Following the announcement that Tesla has begun selling its Solar Roof tile, Model S and Model X owners, as well as Model 3 reservation holders, might be wondering how much of an investment would be required if one were to charge their Tesla through solar.
After all, Elon Musk’s grand vision for Tesla is to accelerate the transition to sustainable energy which he breaks down into a 3-pronged approach.
- First – convert all power generation to solar power. The company’s acquisition of SolarCity last year brings this into the fold and Tesla has already started to reshape the solar strategy since then.
- Second – store the energy. Tesla’s fundamental product is the battery pack which it has developed for vehicular, residential and commercial use. Battery storage units like the Powerwall and Powerpack store excess power generated through solar which can be used at a later time when sunlight isn’t available.
- Third – convert all transportation to electric (with the exception of rockets). Though Tesla is arguably best known for its fleet of electric cars, Must has said in the past that vehicles will represent a small portion of the overall business in the long run.
To determine the cost of solar for his home, Ben Sullins of Teslanomics uses his 5.12kW solar system that is comprised of 16 solar panels as a benchmark. It’s worth nothing that the solar system being referred to isn’t Tesla’s Solar Roof tile which isn’t available until later this year, but a traditional rooftop solar system using solar panels.
Because of the abundance of sunshine where Sullins lives, the system was designed to offset his total annual consumption of electricity. Looking at it from an month-to-month perspective, the system over produces electricity in the summer and under produces in the winter.
Those living in an area where their utility has a less than favorable net-metering agreement in place like Nevada, residential energy storage systems like the Powerall can store the power generated during the day for use at night.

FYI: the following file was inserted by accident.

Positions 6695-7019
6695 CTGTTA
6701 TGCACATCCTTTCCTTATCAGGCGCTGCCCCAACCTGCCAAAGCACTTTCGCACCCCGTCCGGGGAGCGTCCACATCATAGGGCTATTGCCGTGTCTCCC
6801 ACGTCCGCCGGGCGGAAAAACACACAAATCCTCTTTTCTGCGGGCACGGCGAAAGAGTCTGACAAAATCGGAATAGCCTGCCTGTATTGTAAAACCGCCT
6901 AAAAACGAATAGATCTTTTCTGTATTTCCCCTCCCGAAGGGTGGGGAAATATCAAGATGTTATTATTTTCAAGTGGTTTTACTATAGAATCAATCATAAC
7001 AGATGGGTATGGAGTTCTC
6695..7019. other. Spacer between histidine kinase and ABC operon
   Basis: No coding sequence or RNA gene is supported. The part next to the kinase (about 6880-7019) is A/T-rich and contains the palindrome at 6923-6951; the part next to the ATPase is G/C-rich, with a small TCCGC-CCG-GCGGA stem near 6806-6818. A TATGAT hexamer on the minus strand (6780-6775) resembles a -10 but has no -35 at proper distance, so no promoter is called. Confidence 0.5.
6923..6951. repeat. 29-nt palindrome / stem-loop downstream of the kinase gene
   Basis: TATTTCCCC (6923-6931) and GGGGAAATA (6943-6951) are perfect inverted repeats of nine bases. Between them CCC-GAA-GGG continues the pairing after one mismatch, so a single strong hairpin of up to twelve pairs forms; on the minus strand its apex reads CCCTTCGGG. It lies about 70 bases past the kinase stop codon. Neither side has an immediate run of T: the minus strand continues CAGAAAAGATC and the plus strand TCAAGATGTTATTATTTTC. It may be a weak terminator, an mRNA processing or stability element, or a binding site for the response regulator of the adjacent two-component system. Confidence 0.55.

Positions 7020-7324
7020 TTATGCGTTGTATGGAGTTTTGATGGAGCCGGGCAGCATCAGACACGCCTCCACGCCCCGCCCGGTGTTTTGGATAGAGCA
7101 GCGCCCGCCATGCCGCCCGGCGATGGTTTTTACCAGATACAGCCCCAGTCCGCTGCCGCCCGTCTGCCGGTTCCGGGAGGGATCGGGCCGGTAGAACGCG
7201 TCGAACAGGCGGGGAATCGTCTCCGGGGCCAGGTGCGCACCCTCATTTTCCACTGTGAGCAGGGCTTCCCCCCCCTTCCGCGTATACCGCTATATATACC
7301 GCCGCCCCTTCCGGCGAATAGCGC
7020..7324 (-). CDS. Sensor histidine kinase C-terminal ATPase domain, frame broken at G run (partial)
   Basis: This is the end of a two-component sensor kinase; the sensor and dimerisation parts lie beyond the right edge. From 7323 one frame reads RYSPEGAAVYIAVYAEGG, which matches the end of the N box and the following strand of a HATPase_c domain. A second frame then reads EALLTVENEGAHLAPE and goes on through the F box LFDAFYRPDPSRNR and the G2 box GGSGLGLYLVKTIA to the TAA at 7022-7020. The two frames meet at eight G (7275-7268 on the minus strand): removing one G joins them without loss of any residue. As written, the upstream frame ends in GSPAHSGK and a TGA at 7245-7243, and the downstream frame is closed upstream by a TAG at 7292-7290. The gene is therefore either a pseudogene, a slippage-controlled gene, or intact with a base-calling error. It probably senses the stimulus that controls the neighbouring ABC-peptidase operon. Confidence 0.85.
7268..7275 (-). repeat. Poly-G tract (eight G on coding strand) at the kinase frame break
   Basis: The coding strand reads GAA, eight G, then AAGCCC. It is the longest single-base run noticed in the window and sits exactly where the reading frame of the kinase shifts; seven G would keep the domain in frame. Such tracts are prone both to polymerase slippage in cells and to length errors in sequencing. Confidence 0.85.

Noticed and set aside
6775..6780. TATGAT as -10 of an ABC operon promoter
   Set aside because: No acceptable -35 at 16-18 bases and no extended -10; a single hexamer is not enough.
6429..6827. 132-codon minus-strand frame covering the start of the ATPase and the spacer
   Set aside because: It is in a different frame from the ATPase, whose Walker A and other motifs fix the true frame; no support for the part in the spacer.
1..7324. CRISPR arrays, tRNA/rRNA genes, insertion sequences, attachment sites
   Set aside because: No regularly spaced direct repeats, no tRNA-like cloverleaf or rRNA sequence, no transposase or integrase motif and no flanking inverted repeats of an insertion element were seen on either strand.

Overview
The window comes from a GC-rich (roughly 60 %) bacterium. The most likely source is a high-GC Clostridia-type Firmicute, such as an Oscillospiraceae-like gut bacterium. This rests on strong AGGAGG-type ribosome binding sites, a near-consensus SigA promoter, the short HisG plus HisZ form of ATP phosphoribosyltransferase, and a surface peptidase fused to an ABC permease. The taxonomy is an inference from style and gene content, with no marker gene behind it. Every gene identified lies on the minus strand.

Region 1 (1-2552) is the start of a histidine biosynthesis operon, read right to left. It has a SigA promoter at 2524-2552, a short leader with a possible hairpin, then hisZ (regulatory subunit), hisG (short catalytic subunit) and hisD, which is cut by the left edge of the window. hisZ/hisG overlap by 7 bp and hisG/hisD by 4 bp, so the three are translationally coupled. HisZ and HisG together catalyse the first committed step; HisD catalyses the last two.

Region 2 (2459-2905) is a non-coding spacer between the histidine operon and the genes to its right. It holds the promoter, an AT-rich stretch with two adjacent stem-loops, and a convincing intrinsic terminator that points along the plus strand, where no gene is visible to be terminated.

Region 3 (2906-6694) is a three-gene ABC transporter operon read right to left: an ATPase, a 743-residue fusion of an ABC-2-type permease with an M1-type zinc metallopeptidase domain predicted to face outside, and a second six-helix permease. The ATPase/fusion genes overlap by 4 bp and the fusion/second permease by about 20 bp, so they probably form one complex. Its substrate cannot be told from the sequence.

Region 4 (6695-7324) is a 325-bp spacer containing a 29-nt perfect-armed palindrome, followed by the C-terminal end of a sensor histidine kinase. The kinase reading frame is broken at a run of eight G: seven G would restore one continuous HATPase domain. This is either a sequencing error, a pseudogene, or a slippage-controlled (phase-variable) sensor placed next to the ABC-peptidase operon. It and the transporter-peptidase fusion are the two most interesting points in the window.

The solar system Sullins mapped out in his video costs roughly $20,000 before factoring in a $6,000 federal tax credit. This takes the total out-of-pocket cost down to $14,000 for a system that will offset all of his electricity usage. Spreading this cost over the estimated 25-year life of the solar system and he’s paying approximately $47 a month for the system over its entire life.
Sullins notes that his annual cost of electricity was $2,300 before the solar installation which dropped to $10 a month which is a mandated connection fee for staying connected to the grid.
To better understand the portion of his utility bill that reflects energy used by his Tesla Model S, Sullins isolated the “super off-peak” usage (late night to early morning hours) as a percentage of the total cost which came out to 45%.
The total cost of his solar system is $10 for the monthly utility connection charge and $47 for the solar system, totaling $57 a month. Taking the percentage of the bill that represents the Tesla’s usage (45%) and he has a monthly cost of $26 for charging his Model S through solar.
There you have it. Installing a residential rooftop solar system can save Tesla owners a grip of cash by generating their own power. This effectively lets them drive on sunshine, leading to a truly zero-emissions driving experience.